Reeve was born on April 20, 2016. He is a happy little boy who enjoys smiling while having conversations with people along with eating and snuggling.
On Thursday, June 30th, Reeve went in for his 2 month check up. His pediatrician, Dr. Babe, who also delivered him, noticed that his lips seemed to be a bit purple looking but said overall he was a very healthy baby. Dr. Babe decided to pursue checking his oxygen levels just to make sure that it was within the normal range. Once hooked up to the monitor, his levels were reading around 50%; well below normal levels of 95%. The medical staff decided to try a couple different machines due to his readings being so low and knowing they didn't necessarily have the best equipment for babies. After trying several other machines, they decided to hook Reeve up to some oxygen and re-test his levels. They elevated up into the 60% range, but that was still far below normal.
Dr. Babe was concerned enough to call up to Children's Medical Center in Omaha to speak with one of the heart doctors. He suggested a chest x-ray and then recommended for Reeve to head directly to Omaha to see Dr. Winter, a pediatric cardiologist. Once he reached Omaha, he had an echocardiogram performed, a test in which ultrasound is used to examine the heart.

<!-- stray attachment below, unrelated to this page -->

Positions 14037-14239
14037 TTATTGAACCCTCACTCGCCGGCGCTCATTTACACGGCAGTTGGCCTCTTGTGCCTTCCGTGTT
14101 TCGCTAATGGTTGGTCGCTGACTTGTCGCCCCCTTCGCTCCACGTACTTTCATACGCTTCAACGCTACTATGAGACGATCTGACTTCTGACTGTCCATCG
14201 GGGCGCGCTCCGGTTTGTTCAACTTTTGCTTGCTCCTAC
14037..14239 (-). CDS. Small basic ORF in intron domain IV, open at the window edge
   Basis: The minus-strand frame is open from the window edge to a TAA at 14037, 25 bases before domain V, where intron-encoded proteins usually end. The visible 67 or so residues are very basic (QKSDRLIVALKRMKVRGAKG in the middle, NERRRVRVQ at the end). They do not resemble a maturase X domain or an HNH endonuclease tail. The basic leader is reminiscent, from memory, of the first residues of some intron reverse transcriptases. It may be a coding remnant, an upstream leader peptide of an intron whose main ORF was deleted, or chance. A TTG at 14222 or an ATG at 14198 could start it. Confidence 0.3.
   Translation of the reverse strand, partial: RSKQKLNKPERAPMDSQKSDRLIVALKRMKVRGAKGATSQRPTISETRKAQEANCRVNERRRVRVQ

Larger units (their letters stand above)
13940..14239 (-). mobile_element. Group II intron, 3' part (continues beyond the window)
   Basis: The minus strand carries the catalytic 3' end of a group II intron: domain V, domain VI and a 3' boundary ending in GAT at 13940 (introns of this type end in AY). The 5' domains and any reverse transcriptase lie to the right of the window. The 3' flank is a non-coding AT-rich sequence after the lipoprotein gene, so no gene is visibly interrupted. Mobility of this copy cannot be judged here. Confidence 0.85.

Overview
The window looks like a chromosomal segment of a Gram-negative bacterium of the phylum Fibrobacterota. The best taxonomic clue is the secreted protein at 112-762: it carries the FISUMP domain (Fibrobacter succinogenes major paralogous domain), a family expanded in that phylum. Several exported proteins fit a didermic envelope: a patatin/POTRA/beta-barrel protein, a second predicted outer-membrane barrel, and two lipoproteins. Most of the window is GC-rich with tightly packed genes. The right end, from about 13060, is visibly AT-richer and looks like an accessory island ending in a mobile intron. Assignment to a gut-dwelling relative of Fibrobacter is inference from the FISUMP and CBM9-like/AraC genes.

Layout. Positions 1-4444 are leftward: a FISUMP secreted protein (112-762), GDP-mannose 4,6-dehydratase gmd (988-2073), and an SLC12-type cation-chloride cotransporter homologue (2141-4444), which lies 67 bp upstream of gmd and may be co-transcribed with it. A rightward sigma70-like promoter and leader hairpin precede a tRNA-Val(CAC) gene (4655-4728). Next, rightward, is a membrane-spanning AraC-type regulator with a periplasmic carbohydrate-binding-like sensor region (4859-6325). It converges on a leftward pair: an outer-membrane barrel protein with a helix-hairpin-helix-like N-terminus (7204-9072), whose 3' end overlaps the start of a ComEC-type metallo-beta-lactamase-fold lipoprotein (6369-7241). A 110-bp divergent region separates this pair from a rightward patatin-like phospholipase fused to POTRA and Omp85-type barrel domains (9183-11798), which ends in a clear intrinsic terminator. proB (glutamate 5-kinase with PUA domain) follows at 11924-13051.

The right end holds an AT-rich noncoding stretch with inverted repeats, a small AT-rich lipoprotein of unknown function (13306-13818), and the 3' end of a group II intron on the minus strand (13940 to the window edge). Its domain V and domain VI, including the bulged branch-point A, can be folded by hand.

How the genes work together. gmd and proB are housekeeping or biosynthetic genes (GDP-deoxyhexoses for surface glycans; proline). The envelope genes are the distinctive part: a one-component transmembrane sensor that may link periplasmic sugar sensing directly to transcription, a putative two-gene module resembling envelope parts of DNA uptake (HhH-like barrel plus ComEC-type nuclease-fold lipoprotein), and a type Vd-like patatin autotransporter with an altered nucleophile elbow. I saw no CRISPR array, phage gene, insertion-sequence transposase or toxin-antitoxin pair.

After reviewing Reeve's test and x-ray, Dr. Winter determined that he has Pulmonary Atresia with Ventricular Septal Defect (VSD). This website gives a good overview of what PA-VSD is: http://www.pccoforegon.com/blog/an-overview-of-pa-vsd.
The shortened version is that Reeve's pulmonary artery never fully developed. His blood gets to the lungs from the aorta via a patent ductus arteriosus (PDA) or multiple aortopulmonary collateral arteries. He also has a hole between his right and left ventricle when they should be separated.
This diagnosis was a shock to everyone as Reeve seems like such a happy and normal little boy. Usually babies with PA-VSD tend to have poor feeding habits and growth (those of you who have seen him know that he is not lacking in the weight department). They also tend to be lethargic, and appear blue - none of which were really noticed in Reeve. PA-VSD is also usually noticed very early in life--a few days after birth or even as early as ultrasounds. Reeve is 10 weeks old.
They admitted Reeve into the hospital and performed a cardiac catheterization. This would give a better look on how to treat his heart. Reeve did have to be put under general anesthesia for this. He handled it very well and mom and dad were able to visit and snuggle with him afterwards. It was during the catheterization that Dr. Curzon, a pediatric cardiologist, noticed that Reeve has MAPCAS (Major aortopulmonary collateral arteries). MAPCAS are arteries that develop to supply blood to the lungs when native pulmonary circulation is underdeveloped. They are usually several in number. The aim of treatment of the MAPCAs is to group them together and convert their supply to deoxygenated blood from the right side of the heart.
Reeve's team had a lot of different information and options to consider as they determined their plan of action for surgery.